Praluent® (alirocumab) Injection Significantly Reduced Risk of Cardiovascular Events in High-Risk Patients, and was Associated with Lower Death Rate
Published: Mar 10, 2018
TARRYTOWN, N.Y. and PARIS, March 10, 2018 /PRNewswire/ -- Regeneron Pharmaceuticals, Inc. (NASDAQ: REGN) and Sanofi today announced that the ODYSSEY OUTCOMES trial met its primary endpoint, showing Praluent® (alirocumab) Injection significantly reduced the risk of major adverse cardiovascular events (MACE) in patients who had suffered a recent acute coronary syndrome (ACS) event, such as a heart attack. Results from the trial will be presented today during a late-breaker session at the American College of Cardiology's 67th Annual Scientific Session (ACC.18) in Orlando, Florida and are available here.
Key findings include:
- On the primary endpoint, Praluent reduced the overall risk of MACE by 15% (HR=0.85, CI: 0.78-0.93, p=0.0003). The MACE composite endpoint includes patients who experienced a heart attack, ischemic stroke, death from coronary heart disease (CHD), or unstable angina requiring hospitalization.
- Praluent was also associated with a lower risk of death overall, known as "all-cause mortality" (HR=0.85; CI: 0.73-0.98, nominal p=0.026), and there were also numerically fewer CHD deaths (HR=0.92; CI: 0.76-1.11, p=0.38).
- In a pre-specified analysis, the patients with baseline LDL-C levels at or above 100 mg/dL experienced a more pronounced effect from Praluent, reducing their risk of MACE by 24% (HR=0.76, CI: 0.65-0.87). In a post-hoc analysis of this group, Praluent was associated with a lower risk of death from any cause by 29% (HR=0.71, CI: 0.56-0.90).
- The analyses described above include the results from 730 patients (8%) in the Praluent group who continued to be assessed in the Praluent arm despite stopping active Praluent therapy, as specified in the protocol for patients with persistent LDL-C readings below 15 mg/dL.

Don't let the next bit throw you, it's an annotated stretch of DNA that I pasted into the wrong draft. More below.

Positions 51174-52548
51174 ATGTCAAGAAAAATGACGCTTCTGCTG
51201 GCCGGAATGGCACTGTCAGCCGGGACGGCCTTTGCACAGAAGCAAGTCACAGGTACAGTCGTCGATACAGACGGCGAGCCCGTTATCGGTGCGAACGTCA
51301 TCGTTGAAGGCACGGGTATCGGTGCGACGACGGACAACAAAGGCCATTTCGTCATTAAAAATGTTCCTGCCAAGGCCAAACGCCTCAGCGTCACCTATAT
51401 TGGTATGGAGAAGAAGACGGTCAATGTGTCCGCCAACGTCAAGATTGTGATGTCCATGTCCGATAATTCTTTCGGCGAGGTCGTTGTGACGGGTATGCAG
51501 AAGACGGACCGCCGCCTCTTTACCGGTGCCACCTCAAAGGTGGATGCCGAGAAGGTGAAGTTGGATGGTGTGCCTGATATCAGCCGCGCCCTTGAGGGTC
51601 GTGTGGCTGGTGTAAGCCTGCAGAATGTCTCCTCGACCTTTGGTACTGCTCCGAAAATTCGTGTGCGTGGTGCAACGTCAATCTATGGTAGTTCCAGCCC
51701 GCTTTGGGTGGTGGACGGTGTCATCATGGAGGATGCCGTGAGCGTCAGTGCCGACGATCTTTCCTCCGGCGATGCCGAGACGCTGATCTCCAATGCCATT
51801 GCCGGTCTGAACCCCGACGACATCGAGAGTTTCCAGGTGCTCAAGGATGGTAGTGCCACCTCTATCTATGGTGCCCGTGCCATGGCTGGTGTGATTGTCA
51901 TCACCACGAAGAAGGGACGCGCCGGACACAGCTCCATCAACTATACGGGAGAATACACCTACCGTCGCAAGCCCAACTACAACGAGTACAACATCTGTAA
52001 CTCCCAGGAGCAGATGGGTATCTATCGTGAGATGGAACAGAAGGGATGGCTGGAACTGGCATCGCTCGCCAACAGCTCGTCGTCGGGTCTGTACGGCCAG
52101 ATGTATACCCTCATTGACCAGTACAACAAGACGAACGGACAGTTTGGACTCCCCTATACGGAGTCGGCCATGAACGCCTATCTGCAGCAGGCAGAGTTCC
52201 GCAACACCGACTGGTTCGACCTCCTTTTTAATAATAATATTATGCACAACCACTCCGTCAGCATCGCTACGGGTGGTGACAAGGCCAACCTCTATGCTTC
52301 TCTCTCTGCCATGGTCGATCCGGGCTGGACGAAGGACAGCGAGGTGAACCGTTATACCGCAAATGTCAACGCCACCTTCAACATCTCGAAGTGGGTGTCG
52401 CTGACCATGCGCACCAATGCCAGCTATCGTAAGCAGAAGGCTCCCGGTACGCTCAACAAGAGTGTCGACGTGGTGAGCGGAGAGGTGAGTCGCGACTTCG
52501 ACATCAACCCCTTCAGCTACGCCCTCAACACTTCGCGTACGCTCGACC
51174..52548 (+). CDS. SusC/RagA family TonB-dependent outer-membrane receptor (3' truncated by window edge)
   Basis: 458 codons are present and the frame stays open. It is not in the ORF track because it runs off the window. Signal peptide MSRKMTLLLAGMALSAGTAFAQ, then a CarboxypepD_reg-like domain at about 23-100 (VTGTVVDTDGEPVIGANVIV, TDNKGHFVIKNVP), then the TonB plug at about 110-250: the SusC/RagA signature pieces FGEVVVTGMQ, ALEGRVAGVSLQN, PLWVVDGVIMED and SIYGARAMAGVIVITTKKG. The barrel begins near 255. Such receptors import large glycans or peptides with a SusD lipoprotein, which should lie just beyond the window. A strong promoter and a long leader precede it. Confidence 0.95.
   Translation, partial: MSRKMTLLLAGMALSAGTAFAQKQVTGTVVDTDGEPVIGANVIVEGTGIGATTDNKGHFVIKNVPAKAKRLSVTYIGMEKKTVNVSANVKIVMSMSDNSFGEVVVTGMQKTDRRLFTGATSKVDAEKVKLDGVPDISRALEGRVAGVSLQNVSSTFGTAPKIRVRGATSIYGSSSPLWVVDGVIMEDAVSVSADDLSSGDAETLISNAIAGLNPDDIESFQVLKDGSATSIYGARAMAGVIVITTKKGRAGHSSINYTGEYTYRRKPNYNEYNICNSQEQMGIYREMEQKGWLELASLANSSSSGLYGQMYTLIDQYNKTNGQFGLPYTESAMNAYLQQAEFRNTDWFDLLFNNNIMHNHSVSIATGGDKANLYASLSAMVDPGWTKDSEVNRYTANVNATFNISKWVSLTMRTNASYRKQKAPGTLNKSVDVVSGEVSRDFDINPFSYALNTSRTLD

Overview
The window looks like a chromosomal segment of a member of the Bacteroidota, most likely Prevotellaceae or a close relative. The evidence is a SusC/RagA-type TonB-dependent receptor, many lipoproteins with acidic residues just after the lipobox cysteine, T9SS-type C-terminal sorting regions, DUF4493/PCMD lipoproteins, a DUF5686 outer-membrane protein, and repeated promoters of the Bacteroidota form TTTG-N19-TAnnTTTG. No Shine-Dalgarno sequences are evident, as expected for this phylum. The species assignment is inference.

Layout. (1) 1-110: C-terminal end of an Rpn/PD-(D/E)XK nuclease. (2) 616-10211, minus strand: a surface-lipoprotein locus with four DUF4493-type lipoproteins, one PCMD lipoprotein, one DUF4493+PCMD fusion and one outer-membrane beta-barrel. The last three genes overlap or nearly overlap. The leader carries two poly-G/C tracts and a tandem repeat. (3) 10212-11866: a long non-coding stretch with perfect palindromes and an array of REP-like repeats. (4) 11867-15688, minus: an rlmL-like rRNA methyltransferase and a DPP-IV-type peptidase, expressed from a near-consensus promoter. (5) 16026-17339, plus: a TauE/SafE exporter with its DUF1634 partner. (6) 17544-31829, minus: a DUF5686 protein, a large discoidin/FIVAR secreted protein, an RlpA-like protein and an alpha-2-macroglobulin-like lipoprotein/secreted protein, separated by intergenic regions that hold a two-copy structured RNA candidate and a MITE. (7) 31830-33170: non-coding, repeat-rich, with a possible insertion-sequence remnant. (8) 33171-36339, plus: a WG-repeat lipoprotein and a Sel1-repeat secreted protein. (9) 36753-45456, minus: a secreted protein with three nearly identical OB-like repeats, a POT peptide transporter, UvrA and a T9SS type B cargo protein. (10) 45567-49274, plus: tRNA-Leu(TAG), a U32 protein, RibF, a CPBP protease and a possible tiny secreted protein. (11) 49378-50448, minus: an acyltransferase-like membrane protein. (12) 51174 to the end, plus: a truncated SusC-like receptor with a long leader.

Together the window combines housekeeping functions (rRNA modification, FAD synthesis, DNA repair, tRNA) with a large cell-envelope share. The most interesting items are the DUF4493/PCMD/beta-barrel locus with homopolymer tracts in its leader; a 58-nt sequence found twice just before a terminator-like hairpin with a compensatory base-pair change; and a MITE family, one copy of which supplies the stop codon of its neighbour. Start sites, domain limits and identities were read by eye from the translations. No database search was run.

- For those in the Praluent treatment arm, approximately 75% of patient time was on the 75 mg dose.
- There were no new safety signals in the trial, with injection site reactions experienced more commonly in the Praluent group compared to patients on maximally-tolerated statins alone (3.8% Praluent; 2.1% placebo). There was no difference in neurocognitive events (1.5% Praluent; 1.8% placebo) or new-onset diabetes (9.6% Praluent; 10.1% placebo).
"This trial was consistent with earlier statin trials, showing the greatest benefit in patients with higher cholesterol levels at baseline," said George D. Yancopoulos, MD, PhD, President and Chief Scientific Officer, Regeneron. "Many patients who have survived a recent heart attack or other coronary event are unable to reach an LDL cholesterol goal of less than 100 mg/dL, and have an urgent need for new therapeutic options because of their increased risk of another event. In this trial, such patients who received Praluent on top of maximally-tolerated statins had important reductions in their risk."
"Not all patients with heart disease are the same. Through this trial, we have been able to identify high-risk patients treated with optimal statins who still have an urgent need for additional treatment options," said Elias Zerhouni, MD, President, Global R&D, Sanofi. "With nearly 90 percent of the patients in this trial on high-intensity statins, the data demonstrate that a precision-medicine approach in the field of cardiovascular disease may further advance how we better treat high-risk patients."
Investor Relations Conference Call on ODYSSEY OUTCOMES
Sanofi and Regeneron will be hosting a conference call for the financial community on ODYSSEY OUTCOMES. The conference call will take place on Saturday, March 10, 2018 (18:00 CET / 12:00 EST / 09:00 PST).
Conference call numbers are as follows:
United States: +1 (1) 631 570 5613
France: +33 (0)1 7091 8706
United Kingdom: +44 (0) 207 107 0613
Europe: +41 (0) 58 310 50 00
Other international numbers available here.
About ODYSSEY OUTCOMES